Revisiting: Nothing is Wrong with Sylvanas

As I was writing the review for Shadows Rising, I thought if I should link my article about Sylvanas. Then I realized I could visit a couple of points and finally, I decided to write a short article with new information at hand. For context, this was before Shadowlands.

My main point in the article was that she wasn’t acting out of character and blaming her for being evil was off, because she always was mercilessly relentless.

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Once she puts her mind to it, nothing stands in her way.

The article starts by looking at her past and how vicious and terrible she’s always been. I did note something very important there.

She (Sylvanas) is now on a new path, she has a new purpose (probably to find a way to avoid afterlife or a dark afterlife at least) and surely, she will once again do everything in her power on this unknown path. And she is, considering her secret deal with Helya and all. She’s as focused as she has ever been.

My point stands that she’s focused on her target with deadly ambition.

I then talk about how Forsaken was the only race not to be trusted by the Horde, despite traitors existing from each faction and that it was for good reason — Forsaken had evil in them from the very start. Some important points I’d like to emphasize:

Every race has betrayal or some outcast, side faction. Why was Forsaken the only one that Horde required to place Kor’kron guards in the capital?

Because the Horde has never trusted them.

So if Horde doesn’t trust the Forsaken, how can the Forsaken trust them? Why should Horde trust the Forsaken? Why should the Forsaken trust the Horde? Surely, in time the relationship did improve despite everything. But in the end, the very nature of this cooperation ensures that Forsaken will never be part of the “core Horde” with orcs, troll and tauren.

Forsaken politics are governed simply by Sylvanas.

This is the biggest shift: Sylvanas is no longer there and Forsaken will now be seen from a very different angle. In fact, despite all the Forsaken that followed Sylvanas, we don’t see the same kind of treatment against them that we did after Wrathgate. Despite not even being fully decided on their leadership, they are given a seat on the Horde council. This fits perfectly to how I explained the situation.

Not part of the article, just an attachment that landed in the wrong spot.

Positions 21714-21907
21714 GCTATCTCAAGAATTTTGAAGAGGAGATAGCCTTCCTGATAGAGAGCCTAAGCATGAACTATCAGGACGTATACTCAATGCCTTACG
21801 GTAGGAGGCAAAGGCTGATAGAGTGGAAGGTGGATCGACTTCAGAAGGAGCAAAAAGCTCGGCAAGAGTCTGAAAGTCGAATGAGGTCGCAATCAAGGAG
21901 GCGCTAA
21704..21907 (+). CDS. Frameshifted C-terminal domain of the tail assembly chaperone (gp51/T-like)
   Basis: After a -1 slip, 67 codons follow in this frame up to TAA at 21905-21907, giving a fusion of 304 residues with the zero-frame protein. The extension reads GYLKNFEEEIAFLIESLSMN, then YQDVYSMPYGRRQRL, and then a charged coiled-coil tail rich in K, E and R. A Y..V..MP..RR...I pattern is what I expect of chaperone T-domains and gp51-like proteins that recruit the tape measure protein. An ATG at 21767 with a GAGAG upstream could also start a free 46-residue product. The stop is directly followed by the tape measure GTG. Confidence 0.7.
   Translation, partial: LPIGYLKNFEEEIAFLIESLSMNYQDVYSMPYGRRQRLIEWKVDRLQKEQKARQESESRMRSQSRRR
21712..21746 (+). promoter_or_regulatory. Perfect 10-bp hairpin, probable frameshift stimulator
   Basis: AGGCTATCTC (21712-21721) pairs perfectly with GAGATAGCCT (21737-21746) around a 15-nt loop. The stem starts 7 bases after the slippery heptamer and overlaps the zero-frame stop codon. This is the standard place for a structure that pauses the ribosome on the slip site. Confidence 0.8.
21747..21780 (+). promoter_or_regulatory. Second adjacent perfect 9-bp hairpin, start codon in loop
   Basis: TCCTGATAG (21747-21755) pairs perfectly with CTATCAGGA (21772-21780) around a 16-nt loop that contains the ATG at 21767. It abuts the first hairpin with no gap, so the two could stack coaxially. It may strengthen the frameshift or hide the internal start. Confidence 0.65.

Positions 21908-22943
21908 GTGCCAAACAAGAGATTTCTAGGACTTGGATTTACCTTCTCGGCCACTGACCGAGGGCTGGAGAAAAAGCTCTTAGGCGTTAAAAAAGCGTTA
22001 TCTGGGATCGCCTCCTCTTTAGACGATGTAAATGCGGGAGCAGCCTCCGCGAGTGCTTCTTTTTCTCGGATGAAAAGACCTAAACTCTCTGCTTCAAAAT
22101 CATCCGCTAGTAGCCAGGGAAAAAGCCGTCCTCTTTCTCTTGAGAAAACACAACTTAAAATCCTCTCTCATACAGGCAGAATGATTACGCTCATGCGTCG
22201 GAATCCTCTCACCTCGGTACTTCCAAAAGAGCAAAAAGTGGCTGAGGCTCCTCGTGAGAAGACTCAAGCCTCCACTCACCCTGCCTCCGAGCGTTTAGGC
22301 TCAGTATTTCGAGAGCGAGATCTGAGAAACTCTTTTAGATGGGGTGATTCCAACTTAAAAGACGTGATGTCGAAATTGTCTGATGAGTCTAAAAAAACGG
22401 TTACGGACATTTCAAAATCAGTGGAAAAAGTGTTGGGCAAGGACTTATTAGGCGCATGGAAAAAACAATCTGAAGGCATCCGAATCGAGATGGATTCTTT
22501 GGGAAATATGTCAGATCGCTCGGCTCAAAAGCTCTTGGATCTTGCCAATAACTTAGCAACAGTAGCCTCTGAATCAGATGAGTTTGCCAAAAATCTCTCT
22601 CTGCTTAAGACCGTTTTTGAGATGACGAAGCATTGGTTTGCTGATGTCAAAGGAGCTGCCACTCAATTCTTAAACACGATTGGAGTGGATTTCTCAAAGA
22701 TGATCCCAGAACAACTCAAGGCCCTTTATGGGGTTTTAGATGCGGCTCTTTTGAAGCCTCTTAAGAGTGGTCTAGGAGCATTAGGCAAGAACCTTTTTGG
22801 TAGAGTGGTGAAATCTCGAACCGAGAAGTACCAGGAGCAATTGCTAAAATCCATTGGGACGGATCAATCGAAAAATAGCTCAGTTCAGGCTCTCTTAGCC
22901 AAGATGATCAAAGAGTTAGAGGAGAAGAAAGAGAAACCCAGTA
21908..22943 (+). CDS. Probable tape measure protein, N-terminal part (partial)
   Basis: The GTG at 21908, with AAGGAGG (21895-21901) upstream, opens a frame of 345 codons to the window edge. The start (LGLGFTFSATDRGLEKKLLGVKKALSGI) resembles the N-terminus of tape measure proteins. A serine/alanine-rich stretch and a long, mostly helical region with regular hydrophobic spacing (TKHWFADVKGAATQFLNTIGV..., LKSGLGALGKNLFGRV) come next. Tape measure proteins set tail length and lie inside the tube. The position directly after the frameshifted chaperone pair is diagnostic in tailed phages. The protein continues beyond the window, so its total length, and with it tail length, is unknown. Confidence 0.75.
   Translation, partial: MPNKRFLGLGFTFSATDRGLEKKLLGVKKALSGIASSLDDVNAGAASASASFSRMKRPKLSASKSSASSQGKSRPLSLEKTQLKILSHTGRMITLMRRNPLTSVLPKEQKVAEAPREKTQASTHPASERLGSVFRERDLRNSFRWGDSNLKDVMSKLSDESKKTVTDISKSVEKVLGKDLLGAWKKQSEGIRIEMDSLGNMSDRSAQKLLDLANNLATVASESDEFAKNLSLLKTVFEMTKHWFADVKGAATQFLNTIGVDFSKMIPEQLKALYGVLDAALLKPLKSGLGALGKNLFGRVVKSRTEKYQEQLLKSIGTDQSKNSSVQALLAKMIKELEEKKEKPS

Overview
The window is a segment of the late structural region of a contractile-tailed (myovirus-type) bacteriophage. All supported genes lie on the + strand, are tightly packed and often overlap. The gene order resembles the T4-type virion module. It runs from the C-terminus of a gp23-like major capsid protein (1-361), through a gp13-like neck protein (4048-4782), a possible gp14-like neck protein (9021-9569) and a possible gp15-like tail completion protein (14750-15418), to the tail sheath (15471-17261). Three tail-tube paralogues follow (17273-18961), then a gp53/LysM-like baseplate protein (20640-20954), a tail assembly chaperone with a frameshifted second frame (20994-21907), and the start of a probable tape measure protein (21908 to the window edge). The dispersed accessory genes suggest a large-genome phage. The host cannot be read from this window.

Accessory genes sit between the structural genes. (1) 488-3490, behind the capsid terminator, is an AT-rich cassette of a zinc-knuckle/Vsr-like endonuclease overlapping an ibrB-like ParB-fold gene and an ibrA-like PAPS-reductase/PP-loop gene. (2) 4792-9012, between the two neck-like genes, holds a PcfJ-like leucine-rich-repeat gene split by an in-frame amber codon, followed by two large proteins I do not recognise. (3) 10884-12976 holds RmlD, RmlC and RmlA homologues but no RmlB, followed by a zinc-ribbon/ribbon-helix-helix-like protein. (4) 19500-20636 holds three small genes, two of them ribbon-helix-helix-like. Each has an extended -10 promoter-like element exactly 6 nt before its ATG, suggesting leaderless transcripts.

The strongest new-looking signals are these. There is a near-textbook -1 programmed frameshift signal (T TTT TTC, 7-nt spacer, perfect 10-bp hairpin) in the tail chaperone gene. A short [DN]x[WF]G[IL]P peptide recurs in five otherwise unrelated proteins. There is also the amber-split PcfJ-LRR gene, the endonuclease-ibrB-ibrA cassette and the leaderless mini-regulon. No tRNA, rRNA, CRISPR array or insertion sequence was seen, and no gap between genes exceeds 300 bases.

Later on, I talk about the enmity between the Horde and the Alliance.

Moral of the story? Thrall and Jaina holding hands and sitting under a tree, a third faction working with heroes on the both sides or bigger threats do not make Horde and Alliance friends.

I don’t think this requires emphasizing since we see examples all the time. Even within each faction, there is mistrust to other races. How can they fully trust the other side? People have seen war. They’ve seen the worst of it. It will take more than a couple of heroes being pals to get over it. Not impossible, but hard. We saw this with Varian when he was back, with Jaina’s father, with Garrosh among others.

I talk about Saurfang next. This part is more about Saurfang technically betraying the current leader etc, which is not really relevant for Shadowlands, but even in the book Saurfang is not fully idolized. Zekhan himself says things like “I know he was a murderer” or “he had his own faults” and it’s mentioned how he planned the attack on elves — so my points stand I believe. There is one sentence that stands out:

Saurfang betrayed the Horde.

I’m still behind the point, but it’s important to note that in this context, Horde is the Horde under Sylvanas. Back when Warchief defined the Horde. In that angle, Saurfang was indeed a traitor. Also, this was different from Garrosh, but I won’t get into that, it’s explained in the article. One more part I’ll visit

Now, the alternative she found is radical, that’s for sure. Was it the right decision? Was it well thought? Maybe, maybe not.

In hindsight, it seems she was more logical than we thought. She wanted deaths. It was more than just the war between the Horde and the Alliance. The decision makes much more sense now.

Finally, I say that the problem is the Warchief system and that the solution is to change that:

The problem with the Horde is not Sylvanas. It is how leadership works.

Considering the conflicts between races and groups within the Horde… They need to up their game. Horde needs to take some steps for better decision making and define some internal boundaries, maybe a common vision. Otherwise, the fighting might never end.

So this basically happened. After BfA, Horde abolishes Warchief position and forms a council.

All in all, it looks like I read the situation well. Obviously not everything was clear to me since we had no idea about what Shadowlands would bring, but this encourages me to do more analysis like this in future!

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Gamer, gaming industry wanderer, development and design enthusiast. Current WIP: TBD

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